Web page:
Iraqi Kurds are increasingly seen as pivotal in the struggle against Daesh and parliamentary interest has reached a new plateau. The All Party Parliamentary Group (APPG), which has been sent parliamentary delegations to Kurdistan since 2008, initially found it difficult to persuade senior MPs to join but a recent delegation included a former Deputy Finance Minister, and chairmen of the Conservative and Labour backbench defense committees plus that of Labour’s foreign affairs committee.
They visited Erbil and Slemani and met the Prime Minister and Ministers for Natural Resources, Foreign Affairs, and Planning, the three main parties and the British Business Group Kurdistan. They visited Kirkuk and surveyed frontline Daesh positions two miles away and were in country when Sinjar was liberated. Parliamentarians were left in no doubt that airstrikes play a major role and that the KRG needs more heavy weapons.
They were also left in no doubt about Kurdistan’s economic crisis and the long term impact of hosting up to two million refugees and internally displaced people, with insufficient support from Baghdad. They visited two IDP camps and heard that even if peace were established soon they will remain until a lasting political settlement is reached.
It was, I think, clear to all that the idea of reviving Iraq as a unitary state is either extraordinarily difficult or impossible, and much the same can be said about Syria once Daesh is dispatched. Their military defeat is possible but the root causes of the Sunni insurgency could yet spawn successors to Daesh and finding a means to assure Sunnis that they will no longer be marginalized by Baghdad or Damascus is an issue of growing importance.
Support for the Kurdistan Region has been growing for a decade thanks to the willingness of its leaders to engage with British politicians and the wider public. Its dynamic economy and democratic aspirations won admiration.
Former British Foreign Secretary, William Hague recently argued, for instance, that “The UK and our allies should signal their openness to new solutions. The borders of Syria and Iraq were largely drawn by two British and French diplomats in 1916. They should not be considered immutable. If the leaders of either country cannot construct a state where all communities can live together, it will be right to consider international support for their partition. Kurds have shown their ability to run their own affairs. A subdivided Syria might now be the only one that can be at peace.”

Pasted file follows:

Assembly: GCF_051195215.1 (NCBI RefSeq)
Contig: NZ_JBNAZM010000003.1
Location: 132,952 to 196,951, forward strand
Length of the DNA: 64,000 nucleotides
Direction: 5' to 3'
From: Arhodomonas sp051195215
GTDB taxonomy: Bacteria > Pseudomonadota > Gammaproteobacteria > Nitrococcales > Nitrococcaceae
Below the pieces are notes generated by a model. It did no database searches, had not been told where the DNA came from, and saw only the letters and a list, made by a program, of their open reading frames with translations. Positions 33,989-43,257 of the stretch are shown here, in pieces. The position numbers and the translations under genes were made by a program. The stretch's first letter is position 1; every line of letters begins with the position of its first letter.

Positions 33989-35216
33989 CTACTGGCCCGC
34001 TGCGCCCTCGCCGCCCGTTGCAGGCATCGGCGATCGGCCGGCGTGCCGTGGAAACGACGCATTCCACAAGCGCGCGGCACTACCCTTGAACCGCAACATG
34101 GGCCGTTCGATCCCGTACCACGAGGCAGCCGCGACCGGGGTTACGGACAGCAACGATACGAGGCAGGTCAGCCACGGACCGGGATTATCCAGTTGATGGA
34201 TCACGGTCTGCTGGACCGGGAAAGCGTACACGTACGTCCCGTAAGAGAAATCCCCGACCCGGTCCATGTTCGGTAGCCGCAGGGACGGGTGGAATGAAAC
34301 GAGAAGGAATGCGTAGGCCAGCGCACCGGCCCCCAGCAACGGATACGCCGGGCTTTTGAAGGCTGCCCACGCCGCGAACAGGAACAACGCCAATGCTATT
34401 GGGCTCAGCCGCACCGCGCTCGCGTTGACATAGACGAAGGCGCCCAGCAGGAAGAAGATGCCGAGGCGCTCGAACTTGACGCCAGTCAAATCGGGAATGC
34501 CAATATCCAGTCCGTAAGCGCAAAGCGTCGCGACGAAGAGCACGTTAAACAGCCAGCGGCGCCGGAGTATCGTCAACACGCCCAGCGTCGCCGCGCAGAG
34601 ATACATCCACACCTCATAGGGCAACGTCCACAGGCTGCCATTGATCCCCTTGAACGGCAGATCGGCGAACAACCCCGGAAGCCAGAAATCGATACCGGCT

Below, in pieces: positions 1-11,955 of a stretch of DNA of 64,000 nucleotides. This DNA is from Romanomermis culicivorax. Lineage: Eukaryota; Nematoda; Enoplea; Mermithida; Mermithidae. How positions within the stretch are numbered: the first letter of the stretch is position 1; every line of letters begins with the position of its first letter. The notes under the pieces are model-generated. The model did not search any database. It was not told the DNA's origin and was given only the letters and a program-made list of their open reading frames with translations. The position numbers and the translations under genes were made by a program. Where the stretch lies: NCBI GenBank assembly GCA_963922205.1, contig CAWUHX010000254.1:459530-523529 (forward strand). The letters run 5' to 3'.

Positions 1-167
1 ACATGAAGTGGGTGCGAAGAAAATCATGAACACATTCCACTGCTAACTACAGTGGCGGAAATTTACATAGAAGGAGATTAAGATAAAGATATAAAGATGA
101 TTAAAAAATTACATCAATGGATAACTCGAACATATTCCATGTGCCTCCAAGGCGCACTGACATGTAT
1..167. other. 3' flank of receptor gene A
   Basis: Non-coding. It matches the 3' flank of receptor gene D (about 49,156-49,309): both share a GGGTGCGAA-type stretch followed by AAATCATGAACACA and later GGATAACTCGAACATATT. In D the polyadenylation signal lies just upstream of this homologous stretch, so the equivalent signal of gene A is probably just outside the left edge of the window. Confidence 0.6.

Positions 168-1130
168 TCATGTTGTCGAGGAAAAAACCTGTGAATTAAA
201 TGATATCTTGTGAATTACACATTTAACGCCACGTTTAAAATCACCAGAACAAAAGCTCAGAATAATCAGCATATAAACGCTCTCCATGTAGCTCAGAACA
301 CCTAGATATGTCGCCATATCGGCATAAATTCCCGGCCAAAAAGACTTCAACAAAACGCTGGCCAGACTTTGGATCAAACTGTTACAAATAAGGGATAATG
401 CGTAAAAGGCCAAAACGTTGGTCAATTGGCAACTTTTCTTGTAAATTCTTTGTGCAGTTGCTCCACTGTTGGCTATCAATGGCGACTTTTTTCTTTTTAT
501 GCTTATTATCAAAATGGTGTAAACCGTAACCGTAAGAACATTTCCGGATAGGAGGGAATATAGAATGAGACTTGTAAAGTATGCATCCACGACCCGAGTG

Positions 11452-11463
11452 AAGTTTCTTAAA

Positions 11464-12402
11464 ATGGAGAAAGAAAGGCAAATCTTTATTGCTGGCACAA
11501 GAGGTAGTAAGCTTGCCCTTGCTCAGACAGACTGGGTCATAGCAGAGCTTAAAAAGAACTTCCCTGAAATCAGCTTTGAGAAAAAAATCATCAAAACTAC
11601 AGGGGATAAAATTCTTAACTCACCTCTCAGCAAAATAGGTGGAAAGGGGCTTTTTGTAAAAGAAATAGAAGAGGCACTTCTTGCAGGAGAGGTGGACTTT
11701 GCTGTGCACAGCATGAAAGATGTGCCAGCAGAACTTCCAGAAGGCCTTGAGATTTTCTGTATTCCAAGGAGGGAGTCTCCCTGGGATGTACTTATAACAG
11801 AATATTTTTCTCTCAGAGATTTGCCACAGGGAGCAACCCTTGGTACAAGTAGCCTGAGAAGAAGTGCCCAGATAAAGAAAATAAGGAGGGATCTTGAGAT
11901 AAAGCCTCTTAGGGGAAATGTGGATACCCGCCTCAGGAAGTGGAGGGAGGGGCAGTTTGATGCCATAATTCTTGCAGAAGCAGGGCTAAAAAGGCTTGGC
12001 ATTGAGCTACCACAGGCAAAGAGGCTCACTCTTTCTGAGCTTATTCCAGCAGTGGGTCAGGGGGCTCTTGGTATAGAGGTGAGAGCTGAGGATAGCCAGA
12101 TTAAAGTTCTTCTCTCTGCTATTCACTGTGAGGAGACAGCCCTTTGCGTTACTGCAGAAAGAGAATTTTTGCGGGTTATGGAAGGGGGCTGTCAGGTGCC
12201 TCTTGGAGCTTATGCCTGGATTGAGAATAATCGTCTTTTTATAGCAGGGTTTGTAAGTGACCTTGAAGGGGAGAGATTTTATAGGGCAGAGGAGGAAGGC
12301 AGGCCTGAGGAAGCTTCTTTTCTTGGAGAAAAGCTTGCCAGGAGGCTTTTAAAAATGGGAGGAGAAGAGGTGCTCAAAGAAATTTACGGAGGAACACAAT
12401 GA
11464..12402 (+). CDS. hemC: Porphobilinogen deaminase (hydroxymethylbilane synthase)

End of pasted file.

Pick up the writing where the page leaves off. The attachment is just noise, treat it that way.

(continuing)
Such thinking was also mentioned in the fraught debates on the UK joining its allies in taking direct military action against Daesh in Syria as well as Iraq. Prime Minister Cameron has long accepted the military logic but, after his defeat two years ago on taking punitive action against Assad’s use of chemical weapons, sought a consensus across the parties.
Cameron convinced the Commons with the support of many Labour MPs and their shadow Foreign Secretary, Hilary Benn whose bravura speech quoted the KRG’s High Representative to the UK, Karwan Jamal Tahir about the success of airstrikes and why Iraq and Syria are one battlefield against Daesh.
Support for the Kurdistan Region has been growing for a decade thanks to the willingness of its leaders to engage with British politicians and the wider public. Its dynamic economy and democratic aspirations won admiration. The emergence of the deadly Daesh virus places the Kurds in the frontline for the West, after the Paris atrocities and the danger of such acts in London.
A major and wide-ranging Foreign Affairs Committee inquiry into the UK’s role in combatting Daesh offers an opportunity for the Kurds and their friends to highlight how a dynamic, pluralist and moderate Kurdistan can help the world overcome Daesh. The Kurds also need to widen and deepen British support for whatever they face in 2016.